Identifying the nature of sustainable water resources in the United States is technically challenging. From an engineering standpoint, a balance for water--just like any other mass quantity--can be achieved by determining input, output, and accumulation within a defined area. While such a mass balance is conceptually simple, the practice of determining input, output, and accumulation quantities can be difficult and expensive. The list of major water inputs and outputs, at least, is straightforward and is shown in Table 2.1.
The difficulty for researchers is to translate the available data into water input, output, and accumulation rates for the various geographical regions of the United States. These rates are interdependent; for example, streamflow (output) is affected by the local aquifer level (accumulation), which is in turn affected by infiltration rates (input). Obtaining a water balance for even a single aquifer requires substantial data collection, mathematical modeling, and uncertainty analysis to compensate for the necessary assumptions and simplifications (Carter et al., 2000).
The interaction between groundwater and surface water is still an active area of geophysical research. Where data is available, competing models yield conflicting quantitative analyses of U.S. water resources. In other cases data are not available to make detailed analyses. At present, neither the United States Geological Survey nor the Environmental Protection Agency have definitive position papers on the quantitative analysis of future national water resource availability (USGS, 2001a).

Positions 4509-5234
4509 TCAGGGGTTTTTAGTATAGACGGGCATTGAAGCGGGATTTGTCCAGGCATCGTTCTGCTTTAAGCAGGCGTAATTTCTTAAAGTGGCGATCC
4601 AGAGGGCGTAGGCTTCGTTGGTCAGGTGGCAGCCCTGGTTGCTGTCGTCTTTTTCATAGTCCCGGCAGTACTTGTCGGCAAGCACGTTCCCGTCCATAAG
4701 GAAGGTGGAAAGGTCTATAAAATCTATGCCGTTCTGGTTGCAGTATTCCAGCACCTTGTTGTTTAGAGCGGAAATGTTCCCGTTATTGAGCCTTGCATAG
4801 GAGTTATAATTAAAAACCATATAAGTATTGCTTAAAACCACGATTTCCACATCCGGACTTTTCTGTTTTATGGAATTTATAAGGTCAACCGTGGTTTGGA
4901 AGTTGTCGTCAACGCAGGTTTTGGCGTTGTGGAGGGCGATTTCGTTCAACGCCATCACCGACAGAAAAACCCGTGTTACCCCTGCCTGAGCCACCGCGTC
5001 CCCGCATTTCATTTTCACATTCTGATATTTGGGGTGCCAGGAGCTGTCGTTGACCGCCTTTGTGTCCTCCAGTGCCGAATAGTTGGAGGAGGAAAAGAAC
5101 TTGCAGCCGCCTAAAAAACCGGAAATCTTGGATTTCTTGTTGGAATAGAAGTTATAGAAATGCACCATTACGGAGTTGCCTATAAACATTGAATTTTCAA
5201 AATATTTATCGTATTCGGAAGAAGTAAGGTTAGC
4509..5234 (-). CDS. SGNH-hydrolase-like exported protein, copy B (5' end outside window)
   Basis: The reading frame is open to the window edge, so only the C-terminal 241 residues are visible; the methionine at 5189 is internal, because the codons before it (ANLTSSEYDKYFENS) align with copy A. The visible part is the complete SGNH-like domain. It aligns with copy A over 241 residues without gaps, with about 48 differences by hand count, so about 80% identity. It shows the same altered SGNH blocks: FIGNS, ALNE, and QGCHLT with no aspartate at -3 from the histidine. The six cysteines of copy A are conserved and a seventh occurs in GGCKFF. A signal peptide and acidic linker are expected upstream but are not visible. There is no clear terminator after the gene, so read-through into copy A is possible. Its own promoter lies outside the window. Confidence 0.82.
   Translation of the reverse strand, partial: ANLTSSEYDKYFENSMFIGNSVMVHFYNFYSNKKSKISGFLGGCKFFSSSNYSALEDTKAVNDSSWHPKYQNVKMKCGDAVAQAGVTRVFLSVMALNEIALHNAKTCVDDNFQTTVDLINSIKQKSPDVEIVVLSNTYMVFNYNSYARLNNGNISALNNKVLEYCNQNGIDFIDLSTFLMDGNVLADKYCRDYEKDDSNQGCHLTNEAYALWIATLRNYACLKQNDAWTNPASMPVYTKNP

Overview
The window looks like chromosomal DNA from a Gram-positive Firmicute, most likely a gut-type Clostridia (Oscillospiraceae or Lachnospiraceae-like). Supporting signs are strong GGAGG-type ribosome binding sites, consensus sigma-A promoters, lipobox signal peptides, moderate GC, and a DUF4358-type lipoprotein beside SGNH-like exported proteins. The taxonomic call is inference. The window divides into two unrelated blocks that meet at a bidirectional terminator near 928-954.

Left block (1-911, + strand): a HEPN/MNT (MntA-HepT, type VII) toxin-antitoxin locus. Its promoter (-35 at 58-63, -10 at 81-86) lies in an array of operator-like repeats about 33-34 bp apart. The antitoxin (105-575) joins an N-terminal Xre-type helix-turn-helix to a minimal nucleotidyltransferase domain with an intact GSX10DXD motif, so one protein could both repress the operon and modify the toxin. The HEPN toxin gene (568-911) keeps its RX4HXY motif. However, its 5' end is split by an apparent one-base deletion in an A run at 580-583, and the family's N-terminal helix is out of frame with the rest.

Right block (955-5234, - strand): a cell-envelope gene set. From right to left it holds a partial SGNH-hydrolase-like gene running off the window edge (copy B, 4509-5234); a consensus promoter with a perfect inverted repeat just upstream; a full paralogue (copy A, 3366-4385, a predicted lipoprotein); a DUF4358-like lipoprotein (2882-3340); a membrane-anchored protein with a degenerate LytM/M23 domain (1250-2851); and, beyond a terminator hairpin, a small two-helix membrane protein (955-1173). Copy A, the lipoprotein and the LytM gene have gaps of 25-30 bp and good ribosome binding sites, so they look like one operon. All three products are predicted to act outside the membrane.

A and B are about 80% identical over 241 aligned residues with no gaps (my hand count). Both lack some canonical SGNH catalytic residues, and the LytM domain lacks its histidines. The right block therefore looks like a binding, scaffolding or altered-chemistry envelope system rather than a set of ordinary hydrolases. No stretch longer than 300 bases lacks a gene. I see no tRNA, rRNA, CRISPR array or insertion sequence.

However, there do exist some detailed local studies from which overall trends can be gleaned. In addition, while researchers disagree about the quantity of water available and the rate of water depletion nationally, there are important points of general agreement regarding U.S. water resources (Frederick, 1995):
In support of the last point of agreement, one author notes:
The largest hindrances to effective water management in virtually all countries are the outmoded economic and institutional policies (taxes, subsidies and regulations) that shape public and private decisions, development strategies and resource use patterns (Stakhiv, 1998).
This technology assessment discusses the above points of general agreement, along with the specific findings of regional studies, as a foundation for justifying potential changes in national policy. The technological and policy tools available to address these issues are explored and synthesized into a number of policy options. The remainder of this chapter will examine the foundational background and data on national water resource problems, thereby setting the stage for the analysis necessary to formulate effective policy.